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Bridging the Gap Between Functional andAnatomical Features of Cortico-Cerebellar Circuits

Using Meta-Analytic Connectivity Modeling

Joshua H. Balsters,1,2 Angela R. Laird,3 Peter T. Fox,4,5 andSimon B. Eickhoff6,7*

1Neural Control of Movement Lab, Department of Health Sciences and Technology,ETH Zurich, Switzerland

2Trinity College Institute of Neuroscience, Trinity College Dublin, Dublin, Ireland3Department of Physics, Florida International University, Miami, Florida

4Research Imaging Center, University of Texas Health Science Center San Antonio,San Antonio, Texas

5South Texas Veterans Administration Medical Center, San Antonio, Texas6Institute of Neuroscience and Medicine (INM-1), Research Center Julich, Germany

7Institute of Clinical Neuroscience and Medical Psychology, Heinrich-HeineUniversity Dusseldorf, Germany

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Abstract: Theories positing that the cerebellum contributes to cognitive as well as motor control aredriven by two sources of information: (1) studies highlighting connections between the cerebellum andboth prefrontal and motor territories, (2) functional neuroimaging studies demonstrating cerebellar activa-tions evoked during the performance of both cognitive and motor tasks. However, almost no studies todate have combined these two sources of information and investigated cortico-cerebellar connectivityduring task performance. Through the use of a novel neuroimaging tool (Meta-Analytic ConnectivityModelling) we demonstrate for the first time that cortico-cerebellar connectivity patterns seen in anatomi-cal studies and resting fMRI are also present during task performance. Consistent with human and non-human primate anatomical studies cerebellar lobules Crus I and II were significantly coactivated withprefrontal and parietal cortices during task performance, whilst lobules HV, HVI, HVIIb, and HVIIIwere significantly coactivated with the pre- and postcentral gyrus. An analysis of the behavioral domainsshowed that these circuits were driven by distinct tasks. Prefrontal-parietal-cerebellar circuits were moreactive during cognitive and emotion tasks whilst motor-cerebellar circuits were more active duringaction execution tasks. These results highlight the separation of prefrontal and motor cortico-cerebellarloops during task performance, and further demonstrate that activity within these circuits relates to dis-tinct functions. Hum Brain Mapp 00:000000, 2013. VC 2013 Wiley Periodicals, Inc.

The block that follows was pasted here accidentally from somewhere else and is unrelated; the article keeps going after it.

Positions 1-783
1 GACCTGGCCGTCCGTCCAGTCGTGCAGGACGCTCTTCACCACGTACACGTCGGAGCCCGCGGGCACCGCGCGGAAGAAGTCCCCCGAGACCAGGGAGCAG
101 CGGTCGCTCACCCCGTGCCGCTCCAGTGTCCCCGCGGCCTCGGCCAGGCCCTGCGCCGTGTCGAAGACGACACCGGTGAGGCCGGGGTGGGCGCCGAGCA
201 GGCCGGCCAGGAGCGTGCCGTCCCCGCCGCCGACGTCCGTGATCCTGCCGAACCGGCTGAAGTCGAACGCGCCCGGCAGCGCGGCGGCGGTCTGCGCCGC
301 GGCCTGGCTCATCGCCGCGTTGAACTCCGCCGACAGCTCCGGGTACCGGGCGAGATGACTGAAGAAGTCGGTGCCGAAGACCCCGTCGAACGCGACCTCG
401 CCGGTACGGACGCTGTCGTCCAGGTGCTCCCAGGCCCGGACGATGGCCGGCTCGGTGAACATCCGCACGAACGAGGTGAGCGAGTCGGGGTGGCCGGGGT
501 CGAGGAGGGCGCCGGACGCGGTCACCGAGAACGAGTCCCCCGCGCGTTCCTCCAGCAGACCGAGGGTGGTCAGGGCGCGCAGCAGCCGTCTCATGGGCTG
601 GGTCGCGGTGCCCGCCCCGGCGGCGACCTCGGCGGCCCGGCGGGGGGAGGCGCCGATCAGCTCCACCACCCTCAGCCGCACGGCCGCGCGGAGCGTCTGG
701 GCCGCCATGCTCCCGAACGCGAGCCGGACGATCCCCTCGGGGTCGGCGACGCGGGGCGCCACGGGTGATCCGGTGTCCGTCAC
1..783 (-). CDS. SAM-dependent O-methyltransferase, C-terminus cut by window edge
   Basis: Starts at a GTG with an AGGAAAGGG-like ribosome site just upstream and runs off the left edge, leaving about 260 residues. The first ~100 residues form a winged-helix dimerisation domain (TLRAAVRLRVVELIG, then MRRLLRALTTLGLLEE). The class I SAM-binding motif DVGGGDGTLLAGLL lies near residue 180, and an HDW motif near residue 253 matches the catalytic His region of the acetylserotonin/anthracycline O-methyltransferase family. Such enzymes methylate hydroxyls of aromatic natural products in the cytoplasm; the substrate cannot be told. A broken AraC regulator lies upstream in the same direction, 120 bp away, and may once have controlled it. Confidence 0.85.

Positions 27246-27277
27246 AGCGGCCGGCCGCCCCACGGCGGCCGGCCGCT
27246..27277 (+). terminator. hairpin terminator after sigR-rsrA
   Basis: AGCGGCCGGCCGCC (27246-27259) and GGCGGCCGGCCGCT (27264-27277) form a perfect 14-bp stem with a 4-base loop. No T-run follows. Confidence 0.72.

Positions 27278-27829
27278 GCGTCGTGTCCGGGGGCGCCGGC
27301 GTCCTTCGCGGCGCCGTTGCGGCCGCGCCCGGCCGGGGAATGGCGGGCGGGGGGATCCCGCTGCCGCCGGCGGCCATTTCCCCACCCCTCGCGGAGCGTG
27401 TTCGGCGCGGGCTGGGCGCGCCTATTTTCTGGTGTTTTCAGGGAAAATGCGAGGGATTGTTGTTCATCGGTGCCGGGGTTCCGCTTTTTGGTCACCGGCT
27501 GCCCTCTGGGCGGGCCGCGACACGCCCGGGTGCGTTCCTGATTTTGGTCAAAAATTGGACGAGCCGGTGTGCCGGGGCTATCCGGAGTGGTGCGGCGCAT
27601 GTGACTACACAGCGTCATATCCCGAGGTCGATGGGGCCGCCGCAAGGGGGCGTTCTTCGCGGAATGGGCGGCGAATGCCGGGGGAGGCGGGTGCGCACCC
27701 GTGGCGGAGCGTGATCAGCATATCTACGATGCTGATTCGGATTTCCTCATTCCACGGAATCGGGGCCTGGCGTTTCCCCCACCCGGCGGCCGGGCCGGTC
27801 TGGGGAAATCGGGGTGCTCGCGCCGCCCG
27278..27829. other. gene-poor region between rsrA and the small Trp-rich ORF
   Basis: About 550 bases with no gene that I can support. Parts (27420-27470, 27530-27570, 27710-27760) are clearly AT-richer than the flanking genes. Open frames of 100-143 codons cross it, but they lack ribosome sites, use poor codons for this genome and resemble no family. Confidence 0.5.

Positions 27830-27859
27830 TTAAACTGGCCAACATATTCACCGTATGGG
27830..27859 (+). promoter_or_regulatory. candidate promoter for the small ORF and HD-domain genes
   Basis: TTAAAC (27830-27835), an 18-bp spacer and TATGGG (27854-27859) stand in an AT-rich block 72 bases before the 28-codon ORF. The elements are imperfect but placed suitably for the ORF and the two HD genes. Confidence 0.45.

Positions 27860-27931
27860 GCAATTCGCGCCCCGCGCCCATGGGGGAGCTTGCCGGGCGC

Key words: cerebellum; meta-analytic connectivity modeling; cognition

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Additional Supporting Information may be found in the onlineversion of this article.

*Correspondence to: Simon B. Eickhoff, Institut fur Neurowissen-schaften und Medizin (INM-1), Forschungszentrum Julich GmbH,D-52425 Julich, Germany. E-mail:

Received for publication 8 February 2013; Revised 29 July 2013;Accepted 31 July 2013.

DOI 10.1002/hbm.22392Published online 00 Month 2013 in Wiley Online Library(

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VC 2013 Wiley Periodicals, Inc.